Water, Air, and Soil Pollution

, Volume 141, Issue 1–4, pp 349–382 | Cite as

A Global Analysis of Acidification and Eutrophication of Terrestrial Ecosystems

  • A. F. BouwmanEmail author
  • D. P. Van Vuuren
  • R. G. Derwent
  • M. Posch


This paper presents an explorative, quantitative analysis of acidification and eutrophication of natural terrestrial ecosystems caused by excess sulfur (S) and nitrogen (N) deposition. The analysis is based on a steady-state approach, involving the comparison of deposition fluxes with critical loads to identify areas where critical loads are exceeded. Deposition fields for sulfur and nitrogen were obtained from the STOCHEM global chemistry-transport model, and they were combined with estimated base cation deposition to derive net acid deposition fluxes. The results indicate that the critical loads for acidification are exceeded in 7–17% of the global area of natural ecosystems. In addition, comparison of nitrogen deposition with critical loads for eutrophication yielded an exceedance in 7–18% of the global natural ecosystems. Apart from serious problems in the heavily industrialized regions of eastern USA, Europe, the former Soviet Union, and large parts of Asia, risks are also found in parts of South America, and West, East and Southern Africa. Both acidification and eutrophication risks could significantly increase in Asia, Africa and South America in the near future, and decrease in North America and Western Europe. Accounting for the effects of N in the analysis of acidification significantly enlarges the potentially affected areas and moves them away from highly industrialized areas compared to studies considering S deposition alone. Major uncertainties in the approach followed are associated with upscaling, the estimates of S, N and base cation emission and deposition fluxes, the critical loads to describe ecosystem vulnerability and the treatment of soil N immobilization and denitrification.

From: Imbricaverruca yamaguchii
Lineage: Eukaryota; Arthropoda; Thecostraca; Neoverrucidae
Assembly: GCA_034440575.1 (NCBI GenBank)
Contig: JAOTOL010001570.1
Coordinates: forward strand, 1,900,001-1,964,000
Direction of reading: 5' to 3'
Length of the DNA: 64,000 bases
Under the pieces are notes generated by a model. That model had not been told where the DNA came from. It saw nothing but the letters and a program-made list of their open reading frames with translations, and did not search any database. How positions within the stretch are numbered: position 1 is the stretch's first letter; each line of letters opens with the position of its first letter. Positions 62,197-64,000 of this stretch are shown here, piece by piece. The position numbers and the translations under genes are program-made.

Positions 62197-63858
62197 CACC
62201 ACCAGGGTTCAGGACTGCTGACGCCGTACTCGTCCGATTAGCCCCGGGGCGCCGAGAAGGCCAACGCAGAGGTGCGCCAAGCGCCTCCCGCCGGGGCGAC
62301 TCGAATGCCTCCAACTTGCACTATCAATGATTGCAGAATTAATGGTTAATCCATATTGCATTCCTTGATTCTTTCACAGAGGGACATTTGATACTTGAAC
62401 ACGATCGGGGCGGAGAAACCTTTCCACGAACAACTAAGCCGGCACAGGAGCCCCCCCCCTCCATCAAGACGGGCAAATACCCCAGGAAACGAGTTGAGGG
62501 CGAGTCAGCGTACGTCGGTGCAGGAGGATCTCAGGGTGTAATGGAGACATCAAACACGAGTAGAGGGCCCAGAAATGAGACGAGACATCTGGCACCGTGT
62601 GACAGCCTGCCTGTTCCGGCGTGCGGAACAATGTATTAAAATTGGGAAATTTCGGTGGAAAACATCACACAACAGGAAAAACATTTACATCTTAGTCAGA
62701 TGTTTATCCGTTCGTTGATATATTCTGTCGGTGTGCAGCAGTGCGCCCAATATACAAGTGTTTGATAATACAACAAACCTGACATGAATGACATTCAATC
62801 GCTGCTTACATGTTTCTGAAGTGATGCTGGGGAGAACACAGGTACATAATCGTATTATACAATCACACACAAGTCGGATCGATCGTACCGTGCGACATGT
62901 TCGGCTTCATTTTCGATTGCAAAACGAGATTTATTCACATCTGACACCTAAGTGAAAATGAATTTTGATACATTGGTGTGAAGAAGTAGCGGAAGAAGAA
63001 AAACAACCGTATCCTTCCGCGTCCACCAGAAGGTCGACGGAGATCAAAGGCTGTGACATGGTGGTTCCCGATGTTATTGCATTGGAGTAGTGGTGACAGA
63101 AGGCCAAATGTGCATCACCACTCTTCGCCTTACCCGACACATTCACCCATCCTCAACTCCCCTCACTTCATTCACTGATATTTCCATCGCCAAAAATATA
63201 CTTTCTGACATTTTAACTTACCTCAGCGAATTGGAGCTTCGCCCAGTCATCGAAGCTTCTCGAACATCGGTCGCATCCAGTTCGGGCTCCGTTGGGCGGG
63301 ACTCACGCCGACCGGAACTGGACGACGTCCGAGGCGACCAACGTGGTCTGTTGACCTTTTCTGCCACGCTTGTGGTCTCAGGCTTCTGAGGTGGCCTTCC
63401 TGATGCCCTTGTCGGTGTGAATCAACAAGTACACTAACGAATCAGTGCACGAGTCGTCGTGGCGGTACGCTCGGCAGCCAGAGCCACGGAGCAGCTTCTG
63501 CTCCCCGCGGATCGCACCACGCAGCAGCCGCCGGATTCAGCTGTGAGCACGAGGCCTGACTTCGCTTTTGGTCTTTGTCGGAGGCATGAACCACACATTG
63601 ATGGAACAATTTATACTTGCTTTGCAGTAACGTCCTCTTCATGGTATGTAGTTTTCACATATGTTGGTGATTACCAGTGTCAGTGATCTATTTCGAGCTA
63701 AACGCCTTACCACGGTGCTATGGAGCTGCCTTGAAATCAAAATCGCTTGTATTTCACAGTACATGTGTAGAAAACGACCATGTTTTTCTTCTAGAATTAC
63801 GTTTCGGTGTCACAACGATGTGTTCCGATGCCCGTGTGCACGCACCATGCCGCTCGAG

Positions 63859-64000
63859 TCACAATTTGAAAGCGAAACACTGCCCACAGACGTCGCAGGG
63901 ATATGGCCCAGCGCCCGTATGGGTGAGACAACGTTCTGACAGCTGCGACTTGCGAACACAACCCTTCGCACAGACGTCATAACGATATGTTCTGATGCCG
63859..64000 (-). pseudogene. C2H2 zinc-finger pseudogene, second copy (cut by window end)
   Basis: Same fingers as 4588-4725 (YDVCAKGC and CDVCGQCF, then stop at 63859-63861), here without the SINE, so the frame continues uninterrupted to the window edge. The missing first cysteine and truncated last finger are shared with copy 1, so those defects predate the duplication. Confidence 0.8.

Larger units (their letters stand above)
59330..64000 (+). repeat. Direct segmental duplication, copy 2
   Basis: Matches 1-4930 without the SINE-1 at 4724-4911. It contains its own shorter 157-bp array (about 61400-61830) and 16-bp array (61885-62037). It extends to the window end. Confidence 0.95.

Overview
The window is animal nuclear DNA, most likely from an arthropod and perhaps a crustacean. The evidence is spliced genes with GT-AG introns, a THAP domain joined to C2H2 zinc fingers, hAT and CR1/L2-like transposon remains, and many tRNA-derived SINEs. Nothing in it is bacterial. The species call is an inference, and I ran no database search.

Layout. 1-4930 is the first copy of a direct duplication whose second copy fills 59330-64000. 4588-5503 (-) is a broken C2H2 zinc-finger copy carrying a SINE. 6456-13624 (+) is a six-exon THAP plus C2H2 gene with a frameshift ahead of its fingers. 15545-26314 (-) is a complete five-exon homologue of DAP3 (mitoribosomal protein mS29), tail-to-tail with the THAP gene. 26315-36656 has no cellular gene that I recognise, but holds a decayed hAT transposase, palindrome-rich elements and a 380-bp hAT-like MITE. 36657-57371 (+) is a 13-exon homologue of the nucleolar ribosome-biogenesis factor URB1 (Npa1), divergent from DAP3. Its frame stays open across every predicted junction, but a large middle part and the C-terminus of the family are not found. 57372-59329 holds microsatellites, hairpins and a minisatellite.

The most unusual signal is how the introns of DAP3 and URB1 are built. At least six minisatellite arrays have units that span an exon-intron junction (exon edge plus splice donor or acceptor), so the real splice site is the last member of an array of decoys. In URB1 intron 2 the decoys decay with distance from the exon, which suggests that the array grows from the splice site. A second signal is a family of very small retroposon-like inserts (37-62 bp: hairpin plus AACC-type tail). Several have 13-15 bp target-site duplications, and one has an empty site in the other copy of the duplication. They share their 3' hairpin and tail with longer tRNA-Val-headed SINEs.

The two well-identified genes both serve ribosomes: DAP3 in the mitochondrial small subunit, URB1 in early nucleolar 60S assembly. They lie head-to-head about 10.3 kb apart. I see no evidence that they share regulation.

acidification base cations deposition ecosystems eutrophication global extrapolation nitrogen sulfur upscaling 


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Copyright information

© Kluwer Academic Publishers 2002

Authors and Affiliations

  • A. F. Bouwman
    • 1
    Email author
  • D. P. Van Vuuren
    • 1
  • R. G. Derwent
    • 2
  • M. Posch
    • 1
  1. 1.National Institute for Public Health and the Environment (RIVM)BilthovenThe Netherlands
  2. 2.Meteorological Office, BracknellBerkshireU.K

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